To get more girls “engaged in engineering,” Georgia-Pacific has been lending a hand to the GEE (Girls Engaged in Engineering) initiative in Crossett, Arkansas. Through its Crossett plant, Georgia-Pacific provides products and volunteers to Crossett Middle School for the GEE project, which gives female students the chance to study engineering concepts and apply them through hands-on learning.
Led by GEE founder and teacher Charre Todd, who spends many weekends with the students, the program centers on activities like creating dresses from toilet paper to apply math skills, and modeling asphalt with “no-bake” chocolate cookies, illustrating civil engineering concepts. According to Todd, programs like GEE help students understand more of what engineering entails and inspires them to consider careers in an industry where women are underrepresented. But if you ask the students why they come, Todd is quick to point out the main reason they give: “Because it’s fun!
Lou Gregorio, principal of Crossett Middle School adds, “We’re fortunate to have a partnership with Georgia-Pacific. To us the benefit is two-fold: They support our GEE program which gives students opportunities to see and apply science concepts, and it also helps them see how the community gives to us as a school.”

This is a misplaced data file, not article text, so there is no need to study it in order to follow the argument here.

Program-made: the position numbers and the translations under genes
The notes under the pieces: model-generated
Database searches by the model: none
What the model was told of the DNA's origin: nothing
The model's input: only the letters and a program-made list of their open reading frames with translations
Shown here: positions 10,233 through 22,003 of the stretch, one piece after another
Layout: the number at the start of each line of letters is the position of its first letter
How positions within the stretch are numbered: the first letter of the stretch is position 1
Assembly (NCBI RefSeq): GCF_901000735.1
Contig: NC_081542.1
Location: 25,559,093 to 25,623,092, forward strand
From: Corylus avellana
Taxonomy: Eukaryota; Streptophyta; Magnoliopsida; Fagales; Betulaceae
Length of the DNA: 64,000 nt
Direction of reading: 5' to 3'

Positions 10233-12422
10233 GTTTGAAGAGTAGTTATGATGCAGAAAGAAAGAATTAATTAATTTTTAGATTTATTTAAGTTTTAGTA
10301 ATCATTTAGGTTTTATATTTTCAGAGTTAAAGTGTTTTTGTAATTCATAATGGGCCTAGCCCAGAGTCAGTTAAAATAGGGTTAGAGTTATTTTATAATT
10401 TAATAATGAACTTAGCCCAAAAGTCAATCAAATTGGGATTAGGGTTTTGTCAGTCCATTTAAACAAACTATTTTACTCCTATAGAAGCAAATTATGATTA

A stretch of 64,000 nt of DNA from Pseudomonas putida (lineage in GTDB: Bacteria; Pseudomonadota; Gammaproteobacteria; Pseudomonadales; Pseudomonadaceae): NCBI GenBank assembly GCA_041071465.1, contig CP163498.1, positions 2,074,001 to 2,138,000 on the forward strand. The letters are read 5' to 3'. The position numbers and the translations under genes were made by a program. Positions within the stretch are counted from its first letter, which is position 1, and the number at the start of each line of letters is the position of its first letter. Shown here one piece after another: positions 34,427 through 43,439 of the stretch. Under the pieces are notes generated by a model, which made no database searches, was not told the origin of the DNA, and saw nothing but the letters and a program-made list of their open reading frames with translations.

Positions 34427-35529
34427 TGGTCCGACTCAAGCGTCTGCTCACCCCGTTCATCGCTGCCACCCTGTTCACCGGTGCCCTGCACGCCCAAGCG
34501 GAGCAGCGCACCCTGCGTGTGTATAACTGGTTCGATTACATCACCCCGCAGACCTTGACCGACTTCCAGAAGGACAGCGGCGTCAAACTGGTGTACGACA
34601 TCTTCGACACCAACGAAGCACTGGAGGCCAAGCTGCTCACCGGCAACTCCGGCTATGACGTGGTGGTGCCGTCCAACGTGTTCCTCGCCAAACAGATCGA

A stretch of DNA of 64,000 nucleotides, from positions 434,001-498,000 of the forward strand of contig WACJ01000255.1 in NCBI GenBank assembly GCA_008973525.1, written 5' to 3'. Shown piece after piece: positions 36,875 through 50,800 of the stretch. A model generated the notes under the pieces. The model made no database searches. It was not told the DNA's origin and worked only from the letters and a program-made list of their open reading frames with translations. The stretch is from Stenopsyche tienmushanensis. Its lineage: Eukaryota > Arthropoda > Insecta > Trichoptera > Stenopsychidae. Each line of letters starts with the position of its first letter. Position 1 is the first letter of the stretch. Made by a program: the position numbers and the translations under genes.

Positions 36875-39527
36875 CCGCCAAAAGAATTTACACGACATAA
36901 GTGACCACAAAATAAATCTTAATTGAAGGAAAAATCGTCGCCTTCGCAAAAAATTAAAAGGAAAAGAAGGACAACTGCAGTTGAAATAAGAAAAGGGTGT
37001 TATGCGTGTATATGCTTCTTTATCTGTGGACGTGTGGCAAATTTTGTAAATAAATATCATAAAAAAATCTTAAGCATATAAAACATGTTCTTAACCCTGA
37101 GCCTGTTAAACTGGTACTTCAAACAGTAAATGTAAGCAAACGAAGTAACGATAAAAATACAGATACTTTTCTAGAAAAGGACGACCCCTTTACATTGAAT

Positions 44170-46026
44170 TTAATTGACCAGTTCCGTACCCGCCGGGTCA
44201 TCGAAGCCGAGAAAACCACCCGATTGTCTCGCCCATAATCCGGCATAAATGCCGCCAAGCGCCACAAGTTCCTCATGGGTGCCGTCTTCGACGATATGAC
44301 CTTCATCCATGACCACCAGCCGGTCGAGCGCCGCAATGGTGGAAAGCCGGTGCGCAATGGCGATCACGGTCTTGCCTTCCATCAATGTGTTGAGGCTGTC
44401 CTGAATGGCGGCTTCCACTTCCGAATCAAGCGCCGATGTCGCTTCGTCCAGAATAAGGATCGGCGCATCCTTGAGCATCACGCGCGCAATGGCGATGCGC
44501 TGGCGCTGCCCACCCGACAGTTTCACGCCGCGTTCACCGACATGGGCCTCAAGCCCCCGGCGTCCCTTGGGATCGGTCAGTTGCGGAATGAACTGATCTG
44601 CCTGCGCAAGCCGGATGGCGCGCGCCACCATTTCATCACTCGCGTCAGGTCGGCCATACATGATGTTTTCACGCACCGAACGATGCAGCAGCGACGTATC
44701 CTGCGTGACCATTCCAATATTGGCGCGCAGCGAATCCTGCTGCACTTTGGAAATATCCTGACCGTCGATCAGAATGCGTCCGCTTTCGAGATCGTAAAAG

According to The White House, developing world-class talent in science, technology, engineering and math (STEM) is critical to America’s global leadership. To help achieve this goal, it is imperative to create and nurture a diverse scientific community that draws from an array of unique experiences and viewpoints. In discussing STEM, President Barack Obama said, “One of the things that I really strongly believe in is that we need to have more girls interested in math, science, and engineering. We’ve got half the population that is way underrepresented in those fields and that means that we’ve got a whole bunch of talent…not being encouraged the way they need to.”